Last week marked the sixth Amazon Web Services (AWS) re:Invent conference I have attended. While AWS has attracted the webscale and startup businesses in full force, the enterprise has been a bit of an enigma for AWS.
This year at re:Invent, AWS continued their regular drumbeat of rolling out a significant number of new products and features. And just like past years, the conversation of attracting the enterprise came up. But this year was different. In past years, there still seemed to be something missing from the conversation. A sort of gap that was never truly crossed in a meaningful way. This year, AWS took a markedly different approach and showed that it is listening to the enterprise customers.
LISTENING TO ENTERPRISE CUSTOMERS
The webscale and startup markets are very different from that of the enterprise. In past years, the expectation was that enterprise works similar to startup/ webscale. That couldn’t be further from the truth.
One of the biggest differences is in how enterprises consume cloud-like services. Not everyone is able to (or wishes to) leverage traditional public cloud services. In my post ‘Mapping the AWS platform taxonomy that includes hybrid cloud’, I outline how AWS is addressing this head-on with solutions like Outposts, Local Zones and Wavelength. This is a huge shift in AWS thinking by acknowledging that traditional public cloud is not the end-all be-all.
ENTERPRISE PERSPECTIVE ON ANNOUNCEMENTS
Beyond the fundamental way that enterprises consume cloud-based services, a number of announcements should resonate well with the enterprise audience.
Graviton2 Processor: There are two aspects that are interesting to this announcement. First, Graviton2 shows AWS is not relying only on standard silicon and leveraging custom silicon to change the game. In the case of Graviton2, it is based on ARM. Second, by doing so, they have the ability to change the price/ performance options for customers. For the enterprise, this is a key game changer.
Braket: Quantum computing is still in its infancy and relative hard to experiment with. Braket is AWS’ solution to allow customers to experiment with quantum computing without having to engage the expense and challenges of partnering with a company managing a quantum computer.
Nitro Enclaves: Enterprise customers are increasingly concerned about data privacy in a cloud-based world. Enclaves provides the ability to encapsulate data in a secure fashion without the need to disclose data through the process.
License Manager: Simplifies the license management for ‘bring your own license’ (BYOL) and allows enterprises to leverage their existing investment in perpetual licenses.
Access Points: Two problems exist with the data-application relationship: a) that data is being created everywhere and b) that apps that need access to data exist everywhere. No longer is there a direct, physical relationship between application and data. Access Points simplifies the data access using shared data across S3.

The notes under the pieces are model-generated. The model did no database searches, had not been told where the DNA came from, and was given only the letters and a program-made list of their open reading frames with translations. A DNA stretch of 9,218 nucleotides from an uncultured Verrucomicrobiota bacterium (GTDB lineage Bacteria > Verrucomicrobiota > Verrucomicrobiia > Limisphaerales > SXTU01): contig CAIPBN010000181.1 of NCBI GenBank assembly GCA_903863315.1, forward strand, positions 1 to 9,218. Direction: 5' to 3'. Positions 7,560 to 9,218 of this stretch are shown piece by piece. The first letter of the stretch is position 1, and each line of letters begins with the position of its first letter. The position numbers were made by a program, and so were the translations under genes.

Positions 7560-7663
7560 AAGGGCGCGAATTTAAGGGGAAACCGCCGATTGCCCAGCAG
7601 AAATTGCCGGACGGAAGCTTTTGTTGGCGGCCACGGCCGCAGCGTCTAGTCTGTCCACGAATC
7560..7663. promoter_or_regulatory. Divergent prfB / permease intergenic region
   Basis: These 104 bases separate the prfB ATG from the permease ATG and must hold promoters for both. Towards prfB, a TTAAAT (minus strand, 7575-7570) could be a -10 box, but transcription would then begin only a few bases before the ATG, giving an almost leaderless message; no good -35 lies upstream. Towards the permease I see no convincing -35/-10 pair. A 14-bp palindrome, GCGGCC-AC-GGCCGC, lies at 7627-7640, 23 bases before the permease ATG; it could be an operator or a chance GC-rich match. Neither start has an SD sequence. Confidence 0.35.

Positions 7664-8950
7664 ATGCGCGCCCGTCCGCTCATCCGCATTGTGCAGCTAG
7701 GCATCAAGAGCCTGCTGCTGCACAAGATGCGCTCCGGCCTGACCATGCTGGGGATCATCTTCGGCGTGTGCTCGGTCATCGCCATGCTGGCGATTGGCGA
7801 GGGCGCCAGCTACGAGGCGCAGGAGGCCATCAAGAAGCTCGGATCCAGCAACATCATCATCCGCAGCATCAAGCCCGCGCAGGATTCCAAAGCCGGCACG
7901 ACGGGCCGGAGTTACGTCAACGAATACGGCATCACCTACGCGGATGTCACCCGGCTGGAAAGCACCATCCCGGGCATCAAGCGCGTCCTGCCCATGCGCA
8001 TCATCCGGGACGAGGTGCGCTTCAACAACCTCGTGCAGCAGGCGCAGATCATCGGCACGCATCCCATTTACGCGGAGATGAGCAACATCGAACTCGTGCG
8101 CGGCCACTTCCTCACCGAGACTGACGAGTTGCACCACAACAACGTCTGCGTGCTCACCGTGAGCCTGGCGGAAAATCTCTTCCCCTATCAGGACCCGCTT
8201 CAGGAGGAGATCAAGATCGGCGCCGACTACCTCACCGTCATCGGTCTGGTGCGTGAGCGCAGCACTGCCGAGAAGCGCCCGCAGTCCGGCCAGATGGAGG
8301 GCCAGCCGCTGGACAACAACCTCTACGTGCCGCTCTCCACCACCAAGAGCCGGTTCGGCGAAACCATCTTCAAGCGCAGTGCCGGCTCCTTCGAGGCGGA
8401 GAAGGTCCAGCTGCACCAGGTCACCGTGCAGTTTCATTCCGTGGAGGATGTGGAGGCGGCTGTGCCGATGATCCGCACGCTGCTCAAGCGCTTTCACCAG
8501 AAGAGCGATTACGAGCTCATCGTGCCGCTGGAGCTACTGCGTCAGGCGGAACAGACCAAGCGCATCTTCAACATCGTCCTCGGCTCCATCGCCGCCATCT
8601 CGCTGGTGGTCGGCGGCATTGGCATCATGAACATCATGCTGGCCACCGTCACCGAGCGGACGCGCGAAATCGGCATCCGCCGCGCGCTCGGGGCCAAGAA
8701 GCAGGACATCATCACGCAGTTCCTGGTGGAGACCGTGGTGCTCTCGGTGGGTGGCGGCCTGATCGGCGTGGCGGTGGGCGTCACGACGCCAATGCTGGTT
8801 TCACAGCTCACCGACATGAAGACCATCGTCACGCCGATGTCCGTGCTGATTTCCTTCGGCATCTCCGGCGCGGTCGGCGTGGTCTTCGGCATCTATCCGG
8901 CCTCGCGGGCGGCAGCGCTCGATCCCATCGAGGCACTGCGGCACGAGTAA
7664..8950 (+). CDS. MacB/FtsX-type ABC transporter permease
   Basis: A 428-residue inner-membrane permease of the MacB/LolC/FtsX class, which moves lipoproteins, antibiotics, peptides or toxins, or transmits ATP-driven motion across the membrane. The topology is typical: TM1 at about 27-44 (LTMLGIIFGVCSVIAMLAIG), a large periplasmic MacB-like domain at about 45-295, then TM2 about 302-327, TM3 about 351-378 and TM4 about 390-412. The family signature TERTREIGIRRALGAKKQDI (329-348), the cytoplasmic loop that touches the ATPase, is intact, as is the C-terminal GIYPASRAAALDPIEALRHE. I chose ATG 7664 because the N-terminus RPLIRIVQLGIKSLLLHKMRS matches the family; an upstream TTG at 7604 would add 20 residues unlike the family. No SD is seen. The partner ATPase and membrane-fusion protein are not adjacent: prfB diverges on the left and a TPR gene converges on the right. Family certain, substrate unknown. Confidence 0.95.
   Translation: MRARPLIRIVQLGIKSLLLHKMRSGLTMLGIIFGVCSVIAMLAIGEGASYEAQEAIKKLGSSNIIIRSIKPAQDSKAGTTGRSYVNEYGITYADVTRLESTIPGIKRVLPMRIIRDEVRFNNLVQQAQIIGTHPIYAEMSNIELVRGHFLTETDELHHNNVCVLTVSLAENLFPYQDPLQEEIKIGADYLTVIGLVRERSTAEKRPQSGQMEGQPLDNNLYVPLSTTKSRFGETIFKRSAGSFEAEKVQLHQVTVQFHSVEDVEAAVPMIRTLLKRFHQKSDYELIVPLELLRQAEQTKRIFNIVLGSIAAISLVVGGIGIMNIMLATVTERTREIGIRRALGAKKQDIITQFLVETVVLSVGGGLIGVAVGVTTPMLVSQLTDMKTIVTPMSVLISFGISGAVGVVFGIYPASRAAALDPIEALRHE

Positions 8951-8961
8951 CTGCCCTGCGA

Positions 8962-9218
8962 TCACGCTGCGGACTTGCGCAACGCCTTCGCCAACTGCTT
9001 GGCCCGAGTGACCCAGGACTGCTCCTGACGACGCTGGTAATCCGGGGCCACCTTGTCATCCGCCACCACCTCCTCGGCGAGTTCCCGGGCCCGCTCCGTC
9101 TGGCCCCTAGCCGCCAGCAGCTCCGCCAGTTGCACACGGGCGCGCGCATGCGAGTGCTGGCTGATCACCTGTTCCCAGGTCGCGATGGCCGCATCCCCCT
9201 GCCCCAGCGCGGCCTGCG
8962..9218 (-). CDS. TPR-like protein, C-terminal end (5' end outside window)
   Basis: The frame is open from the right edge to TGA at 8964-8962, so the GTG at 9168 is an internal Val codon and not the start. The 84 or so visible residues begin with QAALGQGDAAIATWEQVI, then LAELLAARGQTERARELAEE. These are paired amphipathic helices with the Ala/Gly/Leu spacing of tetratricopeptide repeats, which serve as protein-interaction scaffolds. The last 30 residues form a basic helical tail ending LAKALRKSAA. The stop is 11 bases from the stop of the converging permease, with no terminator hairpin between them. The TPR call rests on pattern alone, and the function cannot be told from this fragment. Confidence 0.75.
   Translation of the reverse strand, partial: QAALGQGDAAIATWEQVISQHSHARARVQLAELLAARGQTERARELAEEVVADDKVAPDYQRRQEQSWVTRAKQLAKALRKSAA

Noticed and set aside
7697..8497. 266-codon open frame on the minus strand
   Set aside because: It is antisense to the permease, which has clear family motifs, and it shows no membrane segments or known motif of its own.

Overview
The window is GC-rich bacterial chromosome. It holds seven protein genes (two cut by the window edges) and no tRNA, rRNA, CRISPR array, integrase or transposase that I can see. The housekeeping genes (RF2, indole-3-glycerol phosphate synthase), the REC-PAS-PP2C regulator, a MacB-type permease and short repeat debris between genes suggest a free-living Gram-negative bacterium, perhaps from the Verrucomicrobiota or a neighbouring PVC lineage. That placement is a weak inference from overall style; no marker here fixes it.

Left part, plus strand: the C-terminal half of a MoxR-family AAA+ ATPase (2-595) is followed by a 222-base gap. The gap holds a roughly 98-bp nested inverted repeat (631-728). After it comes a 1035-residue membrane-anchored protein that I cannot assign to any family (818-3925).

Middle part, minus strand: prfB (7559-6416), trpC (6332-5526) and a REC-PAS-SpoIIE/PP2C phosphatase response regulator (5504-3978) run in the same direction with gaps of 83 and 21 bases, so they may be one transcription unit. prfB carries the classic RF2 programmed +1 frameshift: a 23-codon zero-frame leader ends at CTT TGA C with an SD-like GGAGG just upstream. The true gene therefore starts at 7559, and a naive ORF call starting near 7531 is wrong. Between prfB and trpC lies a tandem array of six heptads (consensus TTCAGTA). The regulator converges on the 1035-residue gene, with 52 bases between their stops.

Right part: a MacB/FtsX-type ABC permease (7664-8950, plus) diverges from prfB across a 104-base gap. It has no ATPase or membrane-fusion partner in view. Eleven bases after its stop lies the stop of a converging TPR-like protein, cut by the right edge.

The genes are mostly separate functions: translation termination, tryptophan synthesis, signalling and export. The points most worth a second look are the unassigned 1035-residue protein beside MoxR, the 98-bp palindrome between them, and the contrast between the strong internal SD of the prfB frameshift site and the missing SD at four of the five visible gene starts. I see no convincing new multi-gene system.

Data Exchange: There is a ton of valuable data in the world today. Yet, it is hard to make available and harder yet to monetize. As companies look to leverage data, share and monetize it, Data Exchange fills the gap by streamlining the process.
CloudTrail Insights & Detective: Cybersecurity is a top-line board and executive discussion. Prevention, identification and resolution rely on insights and speed. The combination of these two products assist in identifying unusual activity and quickly getting to the root of the issue.
Transit Gateway (new offerings): Transit Gateway is not new. But the new features underneath Transit Gateway including Inter-Region Peering, Site-to-Site VPN, Network Manager, Multicast and VPC Ingress Routing all reduce the friction and complexity through automation of growing and complex cloud infrastructures.
SageMaker Studio IDE: The new features that are part of the SageMaker Studio IDE focus on the developer by reducing the friction to increase developer productivity for machine learning activities. In doing so, it makes using AWS cloud services for machine learning more approachable for an enterprise developer.
CodeGuru: Bottom line, CodeGuru helps developers write better code. Through automation, CodeGuru provides support for the developer that they may not otherwise have access to. This both speeds up the development process and reduces issues in code.
Kendra: This could be one of the most overlooked new services for AWS. Data is key for enterprises. Yet one of the most misunderstood details is that data exists in a myriad of different corners within the enterprise. Kendra is focused on replacing enterprise search with a contextual and natural language context that makes it easier to both identify and leverage data.
Each of these new offerings directly address challenges that enterprises face when looking to leverage public cloud.
From the CIO perspective, it is clear that AWS is taking a renewed focus on the enterprise challenges and looking at the long game. Each of the new products outlined above, along with their approach to hybrid cloud, present a new opportunity for enterprises to consider when looking to leverage the spectrum of services from edge-to-cloud.
There are three things that stand out in the list: a) the continuity of solutions from edge-to-cloud, b) unlocking the opportunities that enterprises seek from data and c) taking a more measured approach to addressing the enterprise gaps head-on. Sure, AWS still shows the bravado that they are known for. But the changes outlined above, some subtle, show that a more thoughtful approach is permeating the company and how it addresses the enterprise.